Anatomy of roof
Written by AZ R

Have a Pitched Roof? Here’s Everything You Need To Know & More

You may not think about the roof over your head, but imagine you were in a building or home without one. Pretty weird, right? A roof is more than essential, but few people know the anatomy of one. If you’re interested in learning about your roof, including pitched roofs, then Right Way Roofing is here to help. In this blog, we’ll go over the ins and outs of a roof and the importance of roof inspections and cleanings.  

Service Areas

At Right Way Roofing, we offer our services to residential and commercial properties in Phoenix, Tempe, Mesa, Chandler, and even the West Valley, including Glendale, Surprise, and Peoria.

We Serve Entire Phoenix Valley

Don’t see your city? Call us to see if we service your area.

What Is a Pitched Roof?

A pitched roof is a type of roof characterized by its steep slope or angle. Unlike flat roofs, which have minimal to no slope, pitched roofs have a noticeable incline. This incline is created by the roof’s rafters, which rise at an angle from the walls of the building to meet at the ridge or peak of the roof. These roofs are sought after for their durability and longevity, making them the most common residential roof style in Arizona.

Various Roof Shapes

Your home or business in Arizona may have a unique roof structure, but our professionals can take on any roof shape, including:

  • Mono-Pitch Roofs
  • Double Pitch Roofs or Gable Roofs
  • Hip Roofs
  • Flat Roofs
  • Purlin Roofs
  • Slant Roofs
  • Couple Roofs
  • Couple Close Roofs
  • Collar Beam Roofs
  • King Post Roofs

The most common roof types in Arizona are variations of pitched roofs, where two or more sides of the roof meet at the top to form a tent-like shape.

Various Roof Shapes

What Makes up a Roof: Your Roof’s Components

If you’ve been scrolling through our website or other roofing pages, you may have come across some roofing terms that you’re unfamiliar with. There are many components that make up a roof; the most common ones you should know are: 

Roof Shingles

Roof shingles serve as the primary shield for your roof. They’re flat pieces that are laid on top of each other until the entire roof’s surface is covered. The most common material for shingles is asphalt due to its superior qualities. However, roofing shingles can also be made of fiberglass or wood based on your aesthetic preferences. 

Eaves

Eaves are the overhanging edges of a roof, designed to direct rainwater away from the building’s exterior walls. They also offer sun protection (which is crucial in Arizona) and can be decorated for architectural flair.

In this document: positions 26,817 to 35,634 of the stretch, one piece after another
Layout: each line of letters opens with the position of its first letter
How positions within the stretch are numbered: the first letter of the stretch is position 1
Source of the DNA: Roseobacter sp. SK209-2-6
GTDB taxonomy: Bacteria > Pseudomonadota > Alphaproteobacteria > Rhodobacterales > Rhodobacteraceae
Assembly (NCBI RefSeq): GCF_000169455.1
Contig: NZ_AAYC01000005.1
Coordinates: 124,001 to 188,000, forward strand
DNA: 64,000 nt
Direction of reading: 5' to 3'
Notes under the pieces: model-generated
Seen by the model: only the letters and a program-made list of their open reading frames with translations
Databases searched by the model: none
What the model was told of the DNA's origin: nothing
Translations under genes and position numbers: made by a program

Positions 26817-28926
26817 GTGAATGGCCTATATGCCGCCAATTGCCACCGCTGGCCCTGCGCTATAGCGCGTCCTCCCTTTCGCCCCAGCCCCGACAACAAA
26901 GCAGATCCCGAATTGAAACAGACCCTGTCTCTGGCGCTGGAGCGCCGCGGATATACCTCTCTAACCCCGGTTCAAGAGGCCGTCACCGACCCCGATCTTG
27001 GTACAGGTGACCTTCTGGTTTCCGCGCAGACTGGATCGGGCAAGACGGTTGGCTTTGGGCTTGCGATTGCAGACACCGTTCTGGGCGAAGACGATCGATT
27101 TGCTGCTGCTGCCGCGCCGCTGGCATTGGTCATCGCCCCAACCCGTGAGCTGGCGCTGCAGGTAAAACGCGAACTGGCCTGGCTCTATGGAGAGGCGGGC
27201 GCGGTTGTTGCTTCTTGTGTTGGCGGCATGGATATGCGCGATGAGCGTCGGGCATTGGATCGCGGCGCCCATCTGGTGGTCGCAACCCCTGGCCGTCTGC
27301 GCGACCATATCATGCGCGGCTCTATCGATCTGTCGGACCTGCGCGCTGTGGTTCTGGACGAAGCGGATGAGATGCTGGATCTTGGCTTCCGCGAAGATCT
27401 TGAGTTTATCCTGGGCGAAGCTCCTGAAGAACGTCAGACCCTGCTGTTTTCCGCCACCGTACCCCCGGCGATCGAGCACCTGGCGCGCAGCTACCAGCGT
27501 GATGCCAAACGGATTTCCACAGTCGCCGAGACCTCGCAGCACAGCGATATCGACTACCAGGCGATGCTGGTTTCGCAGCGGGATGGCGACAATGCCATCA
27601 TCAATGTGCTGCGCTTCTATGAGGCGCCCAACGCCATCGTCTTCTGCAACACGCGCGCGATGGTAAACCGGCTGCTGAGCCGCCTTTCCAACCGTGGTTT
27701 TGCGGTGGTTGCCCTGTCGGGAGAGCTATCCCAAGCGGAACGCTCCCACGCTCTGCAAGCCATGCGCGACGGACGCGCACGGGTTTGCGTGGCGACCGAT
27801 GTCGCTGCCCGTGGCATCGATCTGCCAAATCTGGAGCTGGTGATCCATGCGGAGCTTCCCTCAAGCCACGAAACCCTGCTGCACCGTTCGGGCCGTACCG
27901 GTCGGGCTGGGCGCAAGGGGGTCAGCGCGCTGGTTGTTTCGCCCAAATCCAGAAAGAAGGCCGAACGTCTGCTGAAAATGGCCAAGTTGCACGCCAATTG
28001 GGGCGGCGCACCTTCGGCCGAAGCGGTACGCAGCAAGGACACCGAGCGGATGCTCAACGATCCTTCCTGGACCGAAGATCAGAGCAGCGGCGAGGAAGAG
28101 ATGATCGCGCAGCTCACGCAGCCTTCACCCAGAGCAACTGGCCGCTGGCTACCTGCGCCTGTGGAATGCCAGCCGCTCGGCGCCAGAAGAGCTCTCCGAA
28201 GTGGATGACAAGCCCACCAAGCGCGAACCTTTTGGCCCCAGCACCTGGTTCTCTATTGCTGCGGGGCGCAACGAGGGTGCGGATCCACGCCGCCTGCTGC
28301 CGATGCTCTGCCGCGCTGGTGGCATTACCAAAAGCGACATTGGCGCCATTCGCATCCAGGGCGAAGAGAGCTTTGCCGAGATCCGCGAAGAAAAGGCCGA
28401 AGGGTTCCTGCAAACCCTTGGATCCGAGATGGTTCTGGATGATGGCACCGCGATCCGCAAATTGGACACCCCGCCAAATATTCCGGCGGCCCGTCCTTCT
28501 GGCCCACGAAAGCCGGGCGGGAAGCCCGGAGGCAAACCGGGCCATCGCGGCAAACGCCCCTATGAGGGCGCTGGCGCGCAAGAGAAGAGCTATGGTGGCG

Soffit

Soffits are horizontal strips of timber located beneath the eaves.  Soffits facilitate adequate ventilation through soffit vents to circulate air in the building. Keep in mind that soffits are prone to water damage if gutters are insufficient or the building’s waterproofing is subpar. 

Flashing

Flashing in a roof consists of metal strips installed to seal joints between roof coverings and other structural elements. Flashings prevent moisture from entering a wall and roof through joints in copings, parapet walls, and other penetrations through the roof plane.

Ridge

The ridge is considered the highest point where two roof slopes meet in a roof. It’s important to make sure this area has a watertight seal since it’s susceptible to weather damage.  

Fascia

The fascia of a roof describes the board or foundation that attaches to the trim of a roof. The fascia connects the walls to the rafters, and the gutters to the roof. The most common and cheapest fascia material is wood, but it’s also the most susceptible to water damage, rot, and deterioration. 

Rafter

Critical for pitched roofs, rafters support the roof’s structure and help regulate attic temperature. Wooden rafters are common in residential construction, while steel is preferred for commercial buildings.

Drip Edge

Drip edge encourages proper drainage by guiding rainwater into the gutters or away from the fascia. This is an important component of your roof that prevents damage. 

Underlayment

The function and importance of underlayment vary depending on whether it’s a tile or shingle roof. While quality and durability are important for both types of roofs, tile roofs can encounter issues such as cracks or missing tiles, relying on the underlayment to function as the roof system and protect against water leaks.

Understanding these different roofing terms will help you not only understand what’s covering your head but the next time you need a cleaning or repair service, you’re equipped with the right knowledge.

Learn About Your Roof With Right Way Roofing

Knowing roof terminology empowers home and business owners to make informed decisions about their roof’s maintenance, repair, and replacement needs. At Right Way Roofing, we want to assist Arizona locals with their roofs, no matter the size, shape, or style. We will guide you through our roof inspection process and ensure a thorough evaluation of every component of your roof.